Baroness STEDMAN

My Lords, in so far as our lorries are concerned, yes, our road safety record is second to none in Europe, and we have much tighter control of our lorries on the roads, with this one exception of the tachograph. This now has to be fitted as a result of the decision of the European Court. We are hoping that the unions and the employers, both of which bodies have, up to this point of time, not been in favour of implementing it, are now going to come into consultations with us, and are going to see that lorries are fitted with these machines. I understand that, of the 500,000 vehicles which will fall within the scope of having to have a tachograph fitted, 100,000 are already believed to have it fitted, although at the moment we can only say that about 10,000 of those vehicles are actually using it. They are mostly the ones which are doing trade with the other European Community countries and which therefore have to have them fitted to meet the law of those countries.


My Lords, could the noble Baroness tell us why, in view of her very constructive reply towards the use of the tachograph, in her original Answer she used the word "reluctantly"?

Baroness STEDMAN

My Lords, we are always reluctant to try to force anything on an industry in which both the employers and the employees are against both the installation and the use of the tachograph. We could see that there would be problems within our own industry which might have a very far-reaching effect on the economy of our country. We can see that, where our lorries go into other European countries, they have to conform with the law of those countries and have to be fitted with tachographs; and that seems to have been acceptable to our drivers. But there was a reluctance among both the employers and the employees towards implementing this particular part of the regulation, because there was a feeling generally, on both sides of the industry, that we were managing with our log books, which kept all the records and everything, and were able to cover the road safety angle and our drivers' hours. But this regulation goes in tandem with the EEC regulation on drivers' hours and working conditions, and this regulation is therefore necessary to implement the other one as well.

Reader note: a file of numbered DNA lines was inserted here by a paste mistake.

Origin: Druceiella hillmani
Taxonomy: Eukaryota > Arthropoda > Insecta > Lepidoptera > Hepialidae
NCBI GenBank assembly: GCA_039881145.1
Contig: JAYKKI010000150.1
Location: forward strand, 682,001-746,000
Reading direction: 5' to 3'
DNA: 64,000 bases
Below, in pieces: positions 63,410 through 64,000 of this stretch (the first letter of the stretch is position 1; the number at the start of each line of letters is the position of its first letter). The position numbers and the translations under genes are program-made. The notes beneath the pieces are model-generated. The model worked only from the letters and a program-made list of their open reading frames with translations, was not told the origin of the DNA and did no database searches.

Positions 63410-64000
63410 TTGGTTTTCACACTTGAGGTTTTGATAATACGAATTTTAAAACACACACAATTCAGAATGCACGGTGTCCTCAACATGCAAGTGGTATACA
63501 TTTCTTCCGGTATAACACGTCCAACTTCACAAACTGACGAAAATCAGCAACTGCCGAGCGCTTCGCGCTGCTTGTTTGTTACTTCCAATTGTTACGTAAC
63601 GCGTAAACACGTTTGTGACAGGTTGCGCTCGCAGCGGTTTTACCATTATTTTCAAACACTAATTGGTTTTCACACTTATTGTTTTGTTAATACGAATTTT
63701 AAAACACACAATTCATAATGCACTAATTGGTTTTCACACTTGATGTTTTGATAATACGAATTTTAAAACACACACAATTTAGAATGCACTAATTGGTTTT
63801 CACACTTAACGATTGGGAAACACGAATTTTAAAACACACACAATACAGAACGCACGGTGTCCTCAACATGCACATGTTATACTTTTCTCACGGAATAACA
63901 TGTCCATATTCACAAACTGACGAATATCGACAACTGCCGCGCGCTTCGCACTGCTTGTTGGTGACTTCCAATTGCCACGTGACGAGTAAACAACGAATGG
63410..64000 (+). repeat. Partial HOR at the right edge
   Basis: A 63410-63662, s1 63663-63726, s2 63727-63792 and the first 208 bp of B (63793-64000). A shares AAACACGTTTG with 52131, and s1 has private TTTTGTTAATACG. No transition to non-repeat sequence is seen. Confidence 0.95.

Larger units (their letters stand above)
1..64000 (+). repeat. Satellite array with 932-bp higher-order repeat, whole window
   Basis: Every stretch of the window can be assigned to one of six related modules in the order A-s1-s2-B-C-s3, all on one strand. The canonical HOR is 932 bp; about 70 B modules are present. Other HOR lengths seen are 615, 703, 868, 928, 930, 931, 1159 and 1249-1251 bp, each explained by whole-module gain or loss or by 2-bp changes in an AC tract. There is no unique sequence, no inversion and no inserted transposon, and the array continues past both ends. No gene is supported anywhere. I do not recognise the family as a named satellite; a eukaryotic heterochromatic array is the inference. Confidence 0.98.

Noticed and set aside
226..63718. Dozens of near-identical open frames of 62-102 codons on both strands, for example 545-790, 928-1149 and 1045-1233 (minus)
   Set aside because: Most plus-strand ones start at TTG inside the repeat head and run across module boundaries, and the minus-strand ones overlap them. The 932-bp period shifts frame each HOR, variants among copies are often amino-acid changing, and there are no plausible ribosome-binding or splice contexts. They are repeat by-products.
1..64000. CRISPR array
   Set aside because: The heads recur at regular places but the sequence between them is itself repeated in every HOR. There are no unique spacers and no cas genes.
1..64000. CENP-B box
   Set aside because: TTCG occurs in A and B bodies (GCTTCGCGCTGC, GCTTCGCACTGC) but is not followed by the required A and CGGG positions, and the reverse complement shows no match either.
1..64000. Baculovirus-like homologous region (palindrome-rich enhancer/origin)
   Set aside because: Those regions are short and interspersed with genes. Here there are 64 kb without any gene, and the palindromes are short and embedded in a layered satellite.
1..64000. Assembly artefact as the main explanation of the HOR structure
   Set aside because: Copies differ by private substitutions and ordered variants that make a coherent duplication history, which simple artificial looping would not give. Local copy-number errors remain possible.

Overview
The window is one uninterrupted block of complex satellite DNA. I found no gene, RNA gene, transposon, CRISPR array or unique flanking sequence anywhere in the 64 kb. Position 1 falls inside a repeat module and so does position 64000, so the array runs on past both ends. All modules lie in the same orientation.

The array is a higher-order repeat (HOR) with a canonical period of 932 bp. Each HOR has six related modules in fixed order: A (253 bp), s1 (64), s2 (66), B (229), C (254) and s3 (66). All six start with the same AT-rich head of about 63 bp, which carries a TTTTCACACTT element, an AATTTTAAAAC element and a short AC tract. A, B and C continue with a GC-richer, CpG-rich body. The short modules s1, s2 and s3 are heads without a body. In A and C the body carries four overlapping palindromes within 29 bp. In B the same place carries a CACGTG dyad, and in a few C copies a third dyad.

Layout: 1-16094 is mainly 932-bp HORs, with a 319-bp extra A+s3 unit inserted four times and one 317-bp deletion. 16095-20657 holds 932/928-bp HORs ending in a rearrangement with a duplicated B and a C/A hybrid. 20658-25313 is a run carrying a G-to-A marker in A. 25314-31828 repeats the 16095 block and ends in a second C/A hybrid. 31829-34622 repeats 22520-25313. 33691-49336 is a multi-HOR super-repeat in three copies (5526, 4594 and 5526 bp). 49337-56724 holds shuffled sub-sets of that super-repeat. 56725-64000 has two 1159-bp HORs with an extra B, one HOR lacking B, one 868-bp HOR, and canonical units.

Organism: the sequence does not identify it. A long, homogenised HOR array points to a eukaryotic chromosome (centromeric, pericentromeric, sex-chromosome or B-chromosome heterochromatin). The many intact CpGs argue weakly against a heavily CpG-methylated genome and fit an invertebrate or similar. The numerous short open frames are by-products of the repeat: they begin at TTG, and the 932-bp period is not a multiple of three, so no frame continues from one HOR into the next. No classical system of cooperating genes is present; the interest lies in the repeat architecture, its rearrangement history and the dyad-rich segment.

My Lords, would the noble Baroness not agree that the tachograph is a very similar instrument to the so-called "black box" which is installed in every international airliner, and that the installation of such an instrument in aeroplanes met with no objection from such organisations as the British Airline Pilots' Association, who have to fly and operate these aircraft, in the interests of their own and the public's safety?

Baroness STEDMAN

Yes, my Lords; it has proved acceptable for use in aircraft. We now have to convince our lorry drivers and the owners of the lorries that it would be equally useful to them to have it in lorries.


My Lords, aside from the legal responsibility of the Government to conform with Article 189 of the Treaty, will my noble friend bear in mind that this particular item could have been renegotiated when the renegotiations took place in Dublin in 1974, and that it was not done? Will she draw to the attention of both the lorry owners and the trade unions that its implementation is not only now a question of law but is also a question of honour?

Baroness STEDMAN

Yes, my Lords; my noble friend is quite right. I suppose that, with hindsight, this is one point that we might have taken into renegotiation of the Treaty in the early days. Whether it be fortunate or unfortunate, this was not one of the things renegotiated, and we now have to abide by the law of the Community.


My Lords, is it really the fact that half a million British lorries will have to have these tachographs installed in their cabs? I thought some smaller lorries might be considered to be exempt.

Baroness STEDMAN

My Lords, we are having consultations with the industry at the moment, and we are looking to see whether there is any scope for exemption in the case of any of the smaller lorries, but our immediate information is that there are about 500,000 lorries which are likely to be affected. We believe 100,000 of them are already fitted with the tachograph, although, as I said earlier, only about 10,000 of them are actually using it.